Quest Aircraft delivered its first Kodiak to officials from Spirit Air on Jan. 25, in a presentation at Quest’s headquarters in Sandpoint, Idaho.
Spirit Air, which plans to use the Kodiak for flights into the Alaska wilderness and Idaho back country, and for commuter and small package runs, was the lead commercial customer for the Kodiak when Quest began taking deposits in May 2005.
“The first delivery of the Kodiak is truly a momentous occasion for Quest,” said Paul Schaller, president and CEO. “This has been a remarkable journey for everyone involved with the program, including our customers like Spirit Air. We appreciate them supporting us from the beginning and through all of the milestones of certification and delivery.”
“We chose the Kodiak because of its robustness, reliability and versatility,” said JoAnn Wolters, who co-owns Spirit Air with Dan Schroeder.
The Kodiak, created as a back country airplane, is designed for Part 135 operations and for use by government and humanitarian organizations. It is powered by a Pratt & Whitney PT6 turbine engine, and can take off in less than 700 feet at its full gross takeoff weight of 6,750 lbs. With a useful load of 3,325 lbs. on board, it can climb at more than 1,700 feet per minute. A Garmin G1000 glass cockpit is standard equipment. This is the first G1000 installation in a turboprop aircraft, according to Quest officials.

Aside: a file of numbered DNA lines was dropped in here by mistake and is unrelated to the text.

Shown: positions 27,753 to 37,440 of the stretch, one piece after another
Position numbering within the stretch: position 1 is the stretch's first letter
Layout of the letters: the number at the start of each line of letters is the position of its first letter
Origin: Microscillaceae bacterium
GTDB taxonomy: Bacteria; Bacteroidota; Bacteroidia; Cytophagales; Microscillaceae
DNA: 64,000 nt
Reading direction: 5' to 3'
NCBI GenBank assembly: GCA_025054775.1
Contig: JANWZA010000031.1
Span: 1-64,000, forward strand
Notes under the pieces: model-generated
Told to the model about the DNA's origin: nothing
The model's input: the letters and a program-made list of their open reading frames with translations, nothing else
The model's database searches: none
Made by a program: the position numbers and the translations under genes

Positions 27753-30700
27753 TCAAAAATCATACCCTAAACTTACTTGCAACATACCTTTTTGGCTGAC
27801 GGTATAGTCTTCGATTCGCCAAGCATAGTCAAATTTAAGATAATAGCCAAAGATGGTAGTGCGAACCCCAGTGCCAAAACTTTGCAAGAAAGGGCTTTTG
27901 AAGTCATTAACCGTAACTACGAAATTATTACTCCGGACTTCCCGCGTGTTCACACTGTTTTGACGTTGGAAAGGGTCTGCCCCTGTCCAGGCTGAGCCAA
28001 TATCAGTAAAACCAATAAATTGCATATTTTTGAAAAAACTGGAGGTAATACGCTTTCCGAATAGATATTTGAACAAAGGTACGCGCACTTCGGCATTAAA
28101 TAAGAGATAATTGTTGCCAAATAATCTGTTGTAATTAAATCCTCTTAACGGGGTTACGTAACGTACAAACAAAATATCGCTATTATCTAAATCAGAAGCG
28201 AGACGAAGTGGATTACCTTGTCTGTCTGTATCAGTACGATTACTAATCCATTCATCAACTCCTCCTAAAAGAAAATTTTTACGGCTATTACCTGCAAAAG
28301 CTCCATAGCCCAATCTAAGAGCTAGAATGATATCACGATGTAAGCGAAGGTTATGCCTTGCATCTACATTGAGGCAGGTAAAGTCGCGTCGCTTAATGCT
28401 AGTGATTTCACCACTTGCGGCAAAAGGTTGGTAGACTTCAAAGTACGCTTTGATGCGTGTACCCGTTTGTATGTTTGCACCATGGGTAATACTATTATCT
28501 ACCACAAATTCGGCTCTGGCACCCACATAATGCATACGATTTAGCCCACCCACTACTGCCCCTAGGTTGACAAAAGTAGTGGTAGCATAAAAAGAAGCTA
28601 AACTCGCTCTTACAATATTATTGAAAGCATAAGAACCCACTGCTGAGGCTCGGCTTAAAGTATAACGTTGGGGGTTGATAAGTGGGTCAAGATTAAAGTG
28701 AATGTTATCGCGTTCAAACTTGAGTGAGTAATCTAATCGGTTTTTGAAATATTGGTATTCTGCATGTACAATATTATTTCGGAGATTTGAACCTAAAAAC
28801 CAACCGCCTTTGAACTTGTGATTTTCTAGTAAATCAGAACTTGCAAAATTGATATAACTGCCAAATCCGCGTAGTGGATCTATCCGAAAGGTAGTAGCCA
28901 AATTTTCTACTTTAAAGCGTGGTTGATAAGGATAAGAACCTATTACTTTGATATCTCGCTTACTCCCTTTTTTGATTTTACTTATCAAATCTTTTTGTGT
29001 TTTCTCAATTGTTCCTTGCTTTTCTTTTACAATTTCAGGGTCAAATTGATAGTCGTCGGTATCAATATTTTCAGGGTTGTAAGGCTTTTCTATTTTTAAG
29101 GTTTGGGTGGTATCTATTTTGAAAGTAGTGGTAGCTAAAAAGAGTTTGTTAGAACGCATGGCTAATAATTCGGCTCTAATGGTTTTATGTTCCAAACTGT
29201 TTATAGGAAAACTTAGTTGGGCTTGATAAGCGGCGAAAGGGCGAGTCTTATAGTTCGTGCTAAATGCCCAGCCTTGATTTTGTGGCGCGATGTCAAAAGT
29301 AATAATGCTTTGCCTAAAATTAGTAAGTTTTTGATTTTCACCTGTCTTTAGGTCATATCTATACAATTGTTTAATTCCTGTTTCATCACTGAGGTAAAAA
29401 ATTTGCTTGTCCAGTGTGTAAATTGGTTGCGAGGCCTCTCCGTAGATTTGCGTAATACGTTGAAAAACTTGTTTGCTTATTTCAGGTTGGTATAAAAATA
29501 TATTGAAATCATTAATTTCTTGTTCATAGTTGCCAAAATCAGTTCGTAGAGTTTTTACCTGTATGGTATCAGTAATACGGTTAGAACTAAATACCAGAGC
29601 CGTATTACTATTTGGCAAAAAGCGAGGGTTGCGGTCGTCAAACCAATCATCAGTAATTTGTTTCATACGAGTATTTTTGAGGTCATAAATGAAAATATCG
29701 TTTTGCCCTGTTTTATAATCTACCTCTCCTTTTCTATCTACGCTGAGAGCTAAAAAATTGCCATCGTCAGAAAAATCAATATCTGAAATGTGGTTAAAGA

The Kodiak received FAA Type Certification on May 30 of last year. Since then the company has been working toward its production certificate. Customer orders have exceeded expectations and the company has a three year backlog, which it is working to bring down as production ramps up, company officials said.
“The second Kodiak was delivered a few days after the first,” notes Quest’s Julie Stone. “We expect to have a few more in this quarter and approximately 10 to 15 aircraft in 2008.”